The Drum Slave software is written in Java, and provides a pluggable platform allowing for multiple sample mappings, easily configurable kit setup, etc. In essense, this software reads a hit from the serial port, and plays a sound correlating to that sensor. It sounds simple, right?
Actually, it is simple. Most configuration functions can be accessed via GUI configuration screens, and the logic is modular enough to let you add / modify your own classes with relative ease.
I use JOAL (a Java implementation of OpenAL) for sample playback, (and I have also implemented a semi-functional proof of concept Sample implementation using the Java media framework). If you have a favourite sound library you wish to use, however, it is quite easy to make your own implementation - just implement the Sample abstract class.
Serial communications are handled by RXTX, a cross platform JNI implementation of Serial communctions for Java.
In order to run this software, you will need the following:
- Java 1.5 or higher
- JOAL 1.1.2 (also requires OpenAL client libraries for your operating system)
- XStream 1.3.1
- RXTX 2.1-7r2
- Moss Common and Swing libraries
- (Optional, and only on OS X) Quaqua
- Working USB / Serial drivers (included with Arduino software)
Depending on the distribution used, you may have some of these included already.
You can download snapshots below. In general, you will likely want to download the most recent version, unless you have a specific reason to do otherwise.
You can also pull the latest code from git (see below for details).
The OSX distributions (the .dmg files) are a self-contained Macintosh application package, which should run without anything special other than OpenAL client libraries (which must be installed to the OS itself, and can't be included in the package). The generic bundles (the _All.zip files) contain the needed .jar files and all libraries for all platforms. There are currently stubs to start drumslave (drumslave.bat and drumslave.sh), but these currently do not work. You will need to launch manually using the console and something like the following (all on one line):
java -Djava.library.path=./lib/osx -Xmx1024m -cp ./lib/drumslave-126.96.36.199.jar:./lib/gluegen-rt-joal-1.1.2.jar:./lib/joal-1.1.2.jar:./lib/moss-collections-188.8.131.52.jar:./lib/moss-common-184.108.40.206.jar:./lib/moss-swing-220.127.116.11.jar:./lib/quaqua-5.2.1.jar:./lib/RXTXcomm-2.2pre2.jar:./lib/xstream-1.3.1.jar ca.digitalcave.drumslave.DrumSlave
Currently Drum Slave will look through all common serial ports and use the first one it finds. If it does not find your serial port, please let me know what the port name is (e.g. /dev/usbtty0 on *nix). This should be the same device which the Arduino software connects to. I do not know what form this is under Windows, so chances are Windows will not find the correct port at this time.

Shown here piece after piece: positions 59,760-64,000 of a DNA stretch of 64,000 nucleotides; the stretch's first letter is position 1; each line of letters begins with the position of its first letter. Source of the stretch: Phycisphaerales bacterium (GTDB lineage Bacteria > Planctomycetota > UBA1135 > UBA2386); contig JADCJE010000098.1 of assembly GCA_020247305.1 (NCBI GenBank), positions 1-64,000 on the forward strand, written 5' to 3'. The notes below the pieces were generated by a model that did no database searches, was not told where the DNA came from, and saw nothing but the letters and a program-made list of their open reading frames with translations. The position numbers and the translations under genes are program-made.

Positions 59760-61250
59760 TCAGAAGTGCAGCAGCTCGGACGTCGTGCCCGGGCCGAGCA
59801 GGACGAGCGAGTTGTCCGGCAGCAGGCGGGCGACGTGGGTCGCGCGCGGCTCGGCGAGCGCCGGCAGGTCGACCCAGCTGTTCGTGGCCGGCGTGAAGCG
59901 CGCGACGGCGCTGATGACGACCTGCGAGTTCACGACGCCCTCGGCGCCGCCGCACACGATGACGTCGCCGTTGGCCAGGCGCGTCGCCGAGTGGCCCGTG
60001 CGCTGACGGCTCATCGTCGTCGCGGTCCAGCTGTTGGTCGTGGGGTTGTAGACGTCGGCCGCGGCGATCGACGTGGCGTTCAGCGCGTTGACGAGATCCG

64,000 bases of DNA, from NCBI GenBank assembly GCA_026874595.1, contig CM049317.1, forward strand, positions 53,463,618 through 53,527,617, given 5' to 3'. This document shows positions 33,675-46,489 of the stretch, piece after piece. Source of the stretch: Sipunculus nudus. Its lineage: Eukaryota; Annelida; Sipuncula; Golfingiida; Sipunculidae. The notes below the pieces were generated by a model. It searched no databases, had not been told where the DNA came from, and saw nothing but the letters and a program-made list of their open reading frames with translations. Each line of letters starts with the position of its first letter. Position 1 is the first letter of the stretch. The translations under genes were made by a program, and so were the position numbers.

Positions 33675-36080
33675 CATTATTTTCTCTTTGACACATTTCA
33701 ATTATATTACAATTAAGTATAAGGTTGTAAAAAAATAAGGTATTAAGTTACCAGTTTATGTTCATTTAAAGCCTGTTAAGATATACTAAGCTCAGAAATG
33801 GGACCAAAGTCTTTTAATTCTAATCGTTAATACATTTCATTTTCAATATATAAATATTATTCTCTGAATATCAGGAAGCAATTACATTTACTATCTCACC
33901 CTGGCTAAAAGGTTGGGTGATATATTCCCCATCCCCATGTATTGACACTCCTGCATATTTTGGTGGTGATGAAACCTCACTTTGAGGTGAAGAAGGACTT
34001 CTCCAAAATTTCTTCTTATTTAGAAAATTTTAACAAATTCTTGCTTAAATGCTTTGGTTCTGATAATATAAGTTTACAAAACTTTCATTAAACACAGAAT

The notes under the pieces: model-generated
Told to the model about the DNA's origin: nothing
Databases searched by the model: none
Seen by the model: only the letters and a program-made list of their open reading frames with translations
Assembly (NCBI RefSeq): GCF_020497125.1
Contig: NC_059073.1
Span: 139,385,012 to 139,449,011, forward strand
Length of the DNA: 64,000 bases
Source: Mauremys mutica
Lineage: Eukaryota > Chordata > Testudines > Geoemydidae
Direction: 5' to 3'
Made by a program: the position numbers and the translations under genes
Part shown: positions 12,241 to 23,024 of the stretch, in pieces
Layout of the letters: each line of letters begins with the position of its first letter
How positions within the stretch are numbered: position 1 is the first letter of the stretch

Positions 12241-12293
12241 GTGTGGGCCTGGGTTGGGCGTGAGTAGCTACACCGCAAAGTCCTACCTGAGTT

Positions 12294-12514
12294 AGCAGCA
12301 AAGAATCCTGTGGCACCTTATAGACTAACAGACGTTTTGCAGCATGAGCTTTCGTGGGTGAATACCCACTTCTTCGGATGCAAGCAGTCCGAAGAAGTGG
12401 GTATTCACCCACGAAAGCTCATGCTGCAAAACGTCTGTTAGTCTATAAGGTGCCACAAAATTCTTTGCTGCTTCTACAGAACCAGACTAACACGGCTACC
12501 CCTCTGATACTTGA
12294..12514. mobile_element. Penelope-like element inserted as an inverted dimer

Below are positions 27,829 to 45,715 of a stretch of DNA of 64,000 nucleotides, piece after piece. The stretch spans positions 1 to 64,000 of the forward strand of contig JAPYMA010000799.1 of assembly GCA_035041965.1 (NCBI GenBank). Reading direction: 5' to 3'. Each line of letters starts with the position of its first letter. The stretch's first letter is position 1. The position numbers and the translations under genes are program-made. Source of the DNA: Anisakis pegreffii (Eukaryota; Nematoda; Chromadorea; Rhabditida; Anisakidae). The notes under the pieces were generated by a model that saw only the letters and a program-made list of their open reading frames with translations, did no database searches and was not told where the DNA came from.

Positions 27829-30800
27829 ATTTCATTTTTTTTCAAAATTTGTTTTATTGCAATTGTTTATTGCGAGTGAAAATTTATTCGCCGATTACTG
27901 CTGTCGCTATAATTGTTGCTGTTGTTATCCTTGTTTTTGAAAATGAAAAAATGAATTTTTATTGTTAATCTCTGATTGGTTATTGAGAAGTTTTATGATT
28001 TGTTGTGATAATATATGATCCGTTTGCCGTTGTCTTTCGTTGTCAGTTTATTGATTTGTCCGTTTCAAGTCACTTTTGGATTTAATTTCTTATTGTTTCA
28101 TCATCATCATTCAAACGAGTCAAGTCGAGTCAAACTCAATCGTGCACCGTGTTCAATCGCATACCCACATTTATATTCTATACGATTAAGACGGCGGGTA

When you first start, you are prompted to configure your pads. The details here will depend greatly on your hardware configuration. However, to give you an example of what can be done, I have included my configuration. To use it, unzip and extract to your configuration directory (on OSX it is ~/Library/Application Support/Drum Slave; on Windows it is C:\Documents and Settings\Username\Application Data\Drum Slave, and on other platforms it is ~/.drumslave).
I have also released a few samples whose licenses allow it. These samples are copyright the original authors, and are released under the terms listed by the author. A readme file is in each folder, describing the samples, the author, and where I got them from. If any of the authors has a problem with me redistributing them, please let me know and I will remove them. Included in this sample pack are some TR 808 samples, various drums, and some cymbals.
Below are some screenshots, as of June 26th 2009. There are four main windows in the Drum Slave software. First, we can see the main window, which includes per-pad volume adjustment:
Next we can see the hardware configuration screen. Here you map logical names to each of the Drum Master's analog (0-31) and digital (0-7) channels:
Next we have the logic screen, where you can assign python functions and set mapameters for each of the pads.
Finally we can see the sample assignment screen. This allows you to assign samples to each of the pads. The first pulldown correlates to folder names in the samples folder; the second pulldown correlates to file names.
When I first started this project, I was using Python as the slave software, because of the simplicity in talking to a serial port in Python. However, in May 2009, when I was working on improving my drum set by using a rack mount system, I decided to do a complete re-write of the slave software. As discussed above, I am now using Java instead of Python (mostly because of my familiarity with Java - Python is a great language, but I am far better at programming in Java). For information about, and downloads of, the original software, please see the Drum Slave version 1 archived page.
Pulling Git Code
To pull the latest code via git, use the following commands:
git clone http://git.digitalcave.ca/java/ca.digitalcave.drumslave.git drumslave
Once you have the git repository already cloned, you can update it using the command:
git pull origin master